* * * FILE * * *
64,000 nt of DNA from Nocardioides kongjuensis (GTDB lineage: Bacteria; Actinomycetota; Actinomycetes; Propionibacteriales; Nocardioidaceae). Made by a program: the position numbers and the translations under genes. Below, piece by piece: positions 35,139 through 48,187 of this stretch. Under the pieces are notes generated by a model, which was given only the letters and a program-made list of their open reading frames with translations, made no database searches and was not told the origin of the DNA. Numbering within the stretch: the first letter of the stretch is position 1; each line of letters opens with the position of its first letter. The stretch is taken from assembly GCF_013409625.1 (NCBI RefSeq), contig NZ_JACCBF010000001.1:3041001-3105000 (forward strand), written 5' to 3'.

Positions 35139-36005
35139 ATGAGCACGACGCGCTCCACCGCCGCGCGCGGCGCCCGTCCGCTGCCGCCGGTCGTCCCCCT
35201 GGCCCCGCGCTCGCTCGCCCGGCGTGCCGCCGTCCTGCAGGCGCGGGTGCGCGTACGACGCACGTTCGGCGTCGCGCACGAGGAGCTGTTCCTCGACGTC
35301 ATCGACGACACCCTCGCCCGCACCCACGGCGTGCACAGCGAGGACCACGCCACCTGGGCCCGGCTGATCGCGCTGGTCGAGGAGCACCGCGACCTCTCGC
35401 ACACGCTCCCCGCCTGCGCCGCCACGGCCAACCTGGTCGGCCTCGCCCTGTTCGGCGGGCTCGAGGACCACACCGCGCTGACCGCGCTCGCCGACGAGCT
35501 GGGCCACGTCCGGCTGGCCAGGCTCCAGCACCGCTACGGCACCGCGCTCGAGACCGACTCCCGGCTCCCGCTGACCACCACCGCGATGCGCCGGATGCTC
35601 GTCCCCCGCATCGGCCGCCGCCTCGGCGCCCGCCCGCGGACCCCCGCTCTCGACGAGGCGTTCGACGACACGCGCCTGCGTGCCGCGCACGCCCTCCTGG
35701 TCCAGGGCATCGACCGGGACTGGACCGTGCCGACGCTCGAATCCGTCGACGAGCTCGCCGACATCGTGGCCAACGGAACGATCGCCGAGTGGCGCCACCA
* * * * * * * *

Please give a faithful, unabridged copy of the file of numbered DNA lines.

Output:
64,000 nt of DNA from Nocardioides kongjuensis (GTDB lineage: Bacteria; Actinomycetota; Actinomycetes; Propionibacteriales; Nocardioidaceae). Made by a program: the position numbers and the translations under genes. Below, piece by piece: positions 35,139 through 48,187 of this stretch. Under the pieces are notes generated by a model, which was given only the letters and a program-made list of their open reading frames with translations, made no database searches and was not told the origin of the DNA. Numbering within the stretch: the first letter of the stretch is position 1; each line of letters opens with the position of its first letter. The stretch is taken from assembly GCF_013409625.1 (NCBI RefSeq), contig NZ_JACCBF010000001.1:3041001-3105000 (forward strand), written 5' to 3'.

Positions 35139-36005
35139 ATGAGCACGACGCGCTCCACCGCCGCGCGCGGCGCCCGTCCGCTGCCGCCGGTCGTCCCCCT
35201 GGCCCCGCGCTCGCTCGCCCGGCGTGCCGCCGTCCTGCAGGCGCGGGTGCGCGTACGACGCACGTTCGGCGTCGCGCACGAGGAGCTGTTCCTCGACGTC
35301 ATCGACGACACCCTCGCCCGCACCCACGGCGTGCACAGCGAGGACCACGCCACCTGGGCCCGGCTGATCGCGCTGGTCGAGGAGCACCGCGACCTCTCGC
35401 ACACGCTCCCCGCCTGCGCCGCCACGGCCAACCTGGTCGGCCTCGCCCTGTTCGGCGGGCTCGAGGACCACACCGCGCTGACCGCGCTCGCCGACGAGCT
35501 GGGCCACGTCCGGCTGGCCAGGCTCCAGCACCGCTACGGCACCGCGCTCGAGACCGACTCCCGGCTCCCGCTGACCACCACCGCGATGCGCCGGATGCTC
35601 GTCCCCCGCATCGGCCGCCGCCTCGGCGCCCGCCCGCGGACCCCCGCTCTCGACGAGGCGTTCGACGACACGCGCCTGCGTGCCGCGCACGCCCTCCTGG
35701 TCCAGGGCATCGACCGGGACTGGACCGTGCCGACGCTCGAATCCGTCGACGAGCTCGCCGACATCGTGGCCAACGGAACGATCGCCGAGTGGCGCCACCA